Friendship

By Brianna Altman


Friendship, friendship, friendship. It’s what everyone wants. It's what everyone needs. Wanting friends is in our DNA. According to Dr. Robert Seyfarth, a primatologist at the University of Pennsylvania, it is “part of our biological heritage to want the kind of friends that we know we can count on.”

But while friendships can enrich your life and help fulfill a biological need, there can also be turmoil, heartbreak, and trauma. A strong bond between two best friends can turn sour within a moment. There’s an unpredictable element to these kinds of relationships. While you think your best friend in the entire world will be with you till the day you die, you truly never know what tomorrow has in store for you both.

This is especially true in college, where many students fall in and out of friendship groups, especially during their freshman year. This is a time when many students (who are still teenagers and in their very early twenties) do not know themselves, or their emotions, or what they desire. In such a confusing time, where students have been thrown into the adult world, where independence and self-sufficiency reign supreme, this process of radical growth and change has many pitfalls for a friendship between underdeveloped adults.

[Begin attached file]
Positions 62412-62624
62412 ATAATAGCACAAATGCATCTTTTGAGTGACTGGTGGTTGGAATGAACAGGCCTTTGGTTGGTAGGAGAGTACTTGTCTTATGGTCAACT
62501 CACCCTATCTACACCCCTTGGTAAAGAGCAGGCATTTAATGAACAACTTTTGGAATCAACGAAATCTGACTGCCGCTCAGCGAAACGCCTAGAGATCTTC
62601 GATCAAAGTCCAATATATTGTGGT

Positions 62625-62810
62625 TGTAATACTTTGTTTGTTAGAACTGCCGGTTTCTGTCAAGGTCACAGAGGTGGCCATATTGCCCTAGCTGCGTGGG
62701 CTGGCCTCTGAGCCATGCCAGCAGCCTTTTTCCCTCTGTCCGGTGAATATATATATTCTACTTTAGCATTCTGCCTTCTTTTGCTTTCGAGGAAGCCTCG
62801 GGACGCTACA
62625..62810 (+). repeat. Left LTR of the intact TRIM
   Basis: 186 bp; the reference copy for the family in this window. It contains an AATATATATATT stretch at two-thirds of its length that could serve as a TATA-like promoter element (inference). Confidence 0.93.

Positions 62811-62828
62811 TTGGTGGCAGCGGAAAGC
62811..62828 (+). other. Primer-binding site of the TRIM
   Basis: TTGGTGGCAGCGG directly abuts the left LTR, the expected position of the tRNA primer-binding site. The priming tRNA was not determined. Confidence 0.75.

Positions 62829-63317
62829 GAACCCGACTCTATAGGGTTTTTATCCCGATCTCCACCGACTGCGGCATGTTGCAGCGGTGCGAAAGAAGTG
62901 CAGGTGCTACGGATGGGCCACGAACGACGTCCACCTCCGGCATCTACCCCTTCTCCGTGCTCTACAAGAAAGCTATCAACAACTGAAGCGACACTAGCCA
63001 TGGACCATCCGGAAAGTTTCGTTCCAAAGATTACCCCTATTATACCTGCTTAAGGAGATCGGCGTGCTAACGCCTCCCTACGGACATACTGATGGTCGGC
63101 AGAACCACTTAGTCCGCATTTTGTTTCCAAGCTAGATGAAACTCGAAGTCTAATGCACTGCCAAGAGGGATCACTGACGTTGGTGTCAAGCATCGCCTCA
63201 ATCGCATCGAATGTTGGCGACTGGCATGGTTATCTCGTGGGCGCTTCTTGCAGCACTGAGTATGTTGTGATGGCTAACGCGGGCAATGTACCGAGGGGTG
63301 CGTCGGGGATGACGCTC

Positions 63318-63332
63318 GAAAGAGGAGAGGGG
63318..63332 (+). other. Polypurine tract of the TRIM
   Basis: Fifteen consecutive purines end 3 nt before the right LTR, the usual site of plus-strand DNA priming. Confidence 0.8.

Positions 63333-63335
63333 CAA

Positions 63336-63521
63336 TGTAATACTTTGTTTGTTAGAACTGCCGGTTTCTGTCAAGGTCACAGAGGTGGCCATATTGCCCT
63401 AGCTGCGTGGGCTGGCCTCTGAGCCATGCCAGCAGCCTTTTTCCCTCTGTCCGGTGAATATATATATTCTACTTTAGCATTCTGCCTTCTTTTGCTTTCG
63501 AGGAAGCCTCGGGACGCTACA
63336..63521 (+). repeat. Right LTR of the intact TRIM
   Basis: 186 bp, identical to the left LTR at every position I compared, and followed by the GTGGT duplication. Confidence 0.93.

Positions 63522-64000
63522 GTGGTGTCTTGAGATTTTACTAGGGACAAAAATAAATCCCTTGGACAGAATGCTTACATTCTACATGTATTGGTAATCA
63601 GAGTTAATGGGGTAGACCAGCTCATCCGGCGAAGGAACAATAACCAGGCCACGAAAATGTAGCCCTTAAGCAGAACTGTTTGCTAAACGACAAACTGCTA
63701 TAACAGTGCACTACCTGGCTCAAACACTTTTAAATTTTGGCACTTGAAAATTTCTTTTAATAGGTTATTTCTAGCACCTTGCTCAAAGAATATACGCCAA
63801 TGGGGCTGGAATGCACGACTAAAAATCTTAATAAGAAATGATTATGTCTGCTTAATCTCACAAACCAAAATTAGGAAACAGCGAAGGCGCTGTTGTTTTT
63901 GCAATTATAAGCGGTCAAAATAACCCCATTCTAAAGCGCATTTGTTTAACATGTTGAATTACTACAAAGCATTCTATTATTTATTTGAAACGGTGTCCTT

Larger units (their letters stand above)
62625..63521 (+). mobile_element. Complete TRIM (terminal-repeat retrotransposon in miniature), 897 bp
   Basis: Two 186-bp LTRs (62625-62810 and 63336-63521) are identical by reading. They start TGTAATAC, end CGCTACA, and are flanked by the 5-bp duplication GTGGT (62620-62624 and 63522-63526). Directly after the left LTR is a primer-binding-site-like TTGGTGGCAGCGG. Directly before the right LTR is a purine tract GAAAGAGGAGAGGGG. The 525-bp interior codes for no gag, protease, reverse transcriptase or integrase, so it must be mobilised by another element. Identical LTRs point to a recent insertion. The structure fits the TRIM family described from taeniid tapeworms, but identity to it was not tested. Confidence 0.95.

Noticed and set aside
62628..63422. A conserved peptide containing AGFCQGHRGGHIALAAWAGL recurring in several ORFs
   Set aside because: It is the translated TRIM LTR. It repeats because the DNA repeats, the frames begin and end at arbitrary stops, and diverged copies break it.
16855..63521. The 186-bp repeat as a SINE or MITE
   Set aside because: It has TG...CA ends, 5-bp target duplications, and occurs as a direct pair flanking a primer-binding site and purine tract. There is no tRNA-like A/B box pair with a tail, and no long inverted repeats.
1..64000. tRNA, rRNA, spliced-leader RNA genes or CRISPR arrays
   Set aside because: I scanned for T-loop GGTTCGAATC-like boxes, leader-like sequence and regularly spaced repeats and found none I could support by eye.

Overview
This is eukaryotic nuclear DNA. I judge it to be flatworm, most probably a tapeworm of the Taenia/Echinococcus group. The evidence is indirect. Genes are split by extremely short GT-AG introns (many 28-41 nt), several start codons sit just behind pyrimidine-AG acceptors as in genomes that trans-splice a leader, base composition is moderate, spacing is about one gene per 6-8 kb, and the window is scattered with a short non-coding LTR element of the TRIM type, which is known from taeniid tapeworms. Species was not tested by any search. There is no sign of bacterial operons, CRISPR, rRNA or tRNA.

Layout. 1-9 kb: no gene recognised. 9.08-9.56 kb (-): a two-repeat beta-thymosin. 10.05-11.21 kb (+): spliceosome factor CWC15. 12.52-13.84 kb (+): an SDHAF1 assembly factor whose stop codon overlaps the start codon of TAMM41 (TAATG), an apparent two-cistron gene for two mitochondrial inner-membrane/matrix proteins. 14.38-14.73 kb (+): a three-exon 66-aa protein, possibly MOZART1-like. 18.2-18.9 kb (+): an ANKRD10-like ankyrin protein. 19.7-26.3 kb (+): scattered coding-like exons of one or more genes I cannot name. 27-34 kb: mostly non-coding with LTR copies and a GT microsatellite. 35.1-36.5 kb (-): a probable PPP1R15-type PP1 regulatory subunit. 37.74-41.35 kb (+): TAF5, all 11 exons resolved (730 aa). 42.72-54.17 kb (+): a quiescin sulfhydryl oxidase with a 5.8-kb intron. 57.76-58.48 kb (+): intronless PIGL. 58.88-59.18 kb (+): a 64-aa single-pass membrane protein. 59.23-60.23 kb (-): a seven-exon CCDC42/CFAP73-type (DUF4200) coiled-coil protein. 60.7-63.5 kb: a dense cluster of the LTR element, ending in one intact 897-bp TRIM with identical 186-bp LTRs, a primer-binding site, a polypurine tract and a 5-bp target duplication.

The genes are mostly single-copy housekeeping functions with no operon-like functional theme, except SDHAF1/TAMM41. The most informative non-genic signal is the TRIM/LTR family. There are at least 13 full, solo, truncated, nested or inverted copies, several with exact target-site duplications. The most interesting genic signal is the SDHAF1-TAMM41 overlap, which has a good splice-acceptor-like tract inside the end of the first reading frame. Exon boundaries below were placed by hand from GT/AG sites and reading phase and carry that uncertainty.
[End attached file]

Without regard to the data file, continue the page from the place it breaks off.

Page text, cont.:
For those who are still trying to find their place — never take things personally. People will come and go, friendships will fade and wane. Always value yourself, and put your needs before others. Ultimately, college is a great time to explore who you are and the type of people you want to surround yourself with.



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